31 Jul 2020
The UK Government’s public information campaign starkly tells us what we are to do – stay at home – and why – to save lives, and to protect the NHS. It’s fairly clear what it is to save a life, although it is not easy to measure how many lives will have been saved. But what is it to protect the NHS?
Clare Chambers is a member of the Nuffield Council on Bioethics and a Reader in Political Philosophy and a Fellow of Jesus College, University of Cambridge
The NHS is many things. It is buildings: hospitals, surgeries, clinics. It is equipment and technology: ventilators, beds, medicines. Above all else, though, it is people: doctors, nurses, cleaners, cooks, administrators, pharmacists, paramedics.
Many members of NHS staff have shared photos of themselves online, holding signs saying “We stay at work for you – please stay at home for us.” It’s the least we can do. But perhaps staying at home is not enough. NHS staff seem to deserve more, whether that’s better access to PPE and testing, priority access to services like childcare and food deliveries, or just better terms and conditions in general: higher pay, manageable shifts, less student debt.
From an ethical perspective there are a number of different ways to justify giving priority to NHS staff. There are things that NHS staff need just to be able to do their jobs properly. Masks may help us all to avoid infection, but there’s no doubt that a doctor about to intubate a patient has a greater need for proper protective equipment than someone visiting the supermarket. NHS staff must be able to make the best provision for treating patients while securing their own safety and limiting cross-contamination. Our absolute first priority in this pandemic must be to ensure that all NHS workers have the equipment they need to be able to operate safely and professionally.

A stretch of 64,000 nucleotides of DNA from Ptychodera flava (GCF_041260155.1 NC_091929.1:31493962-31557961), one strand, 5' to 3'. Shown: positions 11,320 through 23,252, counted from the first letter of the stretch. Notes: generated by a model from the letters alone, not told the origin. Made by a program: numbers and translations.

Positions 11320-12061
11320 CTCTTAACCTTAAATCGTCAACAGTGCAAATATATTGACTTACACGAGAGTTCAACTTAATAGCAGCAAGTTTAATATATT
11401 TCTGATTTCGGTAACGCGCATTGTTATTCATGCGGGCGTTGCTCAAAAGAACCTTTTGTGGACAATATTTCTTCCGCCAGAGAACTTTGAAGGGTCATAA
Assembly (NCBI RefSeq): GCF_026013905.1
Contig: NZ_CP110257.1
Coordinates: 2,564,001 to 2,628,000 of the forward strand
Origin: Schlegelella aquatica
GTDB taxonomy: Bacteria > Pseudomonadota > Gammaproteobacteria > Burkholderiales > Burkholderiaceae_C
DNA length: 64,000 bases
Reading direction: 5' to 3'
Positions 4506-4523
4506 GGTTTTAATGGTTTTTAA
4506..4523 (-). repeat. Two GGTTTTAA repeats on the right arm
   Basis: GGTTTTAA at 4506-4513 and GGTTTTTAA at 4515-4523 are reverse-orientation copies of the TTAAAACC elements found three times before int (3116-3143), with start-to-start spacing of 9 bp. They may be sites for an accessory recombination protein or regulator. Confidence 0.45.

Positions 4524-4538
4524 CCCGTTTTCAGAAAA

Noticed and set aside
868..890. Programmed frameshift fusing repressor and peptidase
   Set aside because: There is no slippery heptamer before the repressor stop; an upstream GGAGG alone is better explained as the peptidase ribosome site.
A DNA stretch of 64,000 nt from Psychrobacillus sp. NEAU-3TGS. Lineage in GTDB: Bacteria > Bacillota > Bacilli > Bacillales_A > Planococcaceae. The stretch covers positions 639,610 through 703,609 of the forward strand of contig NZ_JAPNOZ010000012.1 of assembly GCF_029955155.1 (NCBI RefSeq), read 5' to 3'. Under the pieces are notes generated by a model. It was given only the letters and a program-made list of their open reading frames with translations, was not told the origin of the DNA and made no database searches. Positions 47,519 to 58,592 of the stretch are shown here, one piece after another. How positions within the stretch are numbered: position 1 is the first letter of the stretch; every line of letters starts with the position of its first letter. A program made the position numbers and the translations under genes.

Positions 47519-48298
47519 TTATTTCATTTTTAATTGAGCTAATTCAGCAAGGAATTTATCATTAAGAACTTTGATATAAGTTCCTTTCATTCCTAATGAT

Beyond the tools they need to do their job, priority for NHS staff is sometimes justified using consequentialist or utilitarian reasoning. If NHS staff are not protected from illness, so this logic goes, there will be fewer of them available to treat the rest of us. So, if we want to maximise the benefit that the NHS can bring to society as a whole we need to ensure that its staff, its greatest asset, are able to carry on working. This reasoning explains why NHS staff have priority for equipment over other workers whose jobs are less vital to the rest of us.
But consequentialist reasoning does less to explain why NHS workers should have priority over other essential services such as food supply. If there were no medical staff then those of us who become seriously ill may not survive; but if there is no food then none of us will survive. So should we prioritise the health of supermarket workers over the health of nurses? Consequentialism asks us to crunch the numbers: to work out how many lives are saved by giving a mask to a nurse versus giving it to a cashier.
Some calculations of this sort do have to be done, such as when comparing treatment protocols and resource allocation. For these high-level decisions comparing the numbers of lives saved can hardly be avoided. But as an ethical approach consequentialism is not enough. On its own, it falls short. It treats people as means to others’ ends: as tools for the greater good of society as a whole. It suggests that we can put a number on a nurse, a price on a doctor, a value on a cleaner. This way of thinking fails to respect the humanity and sacrifice of those we rely on to care for us in our times of greatest need.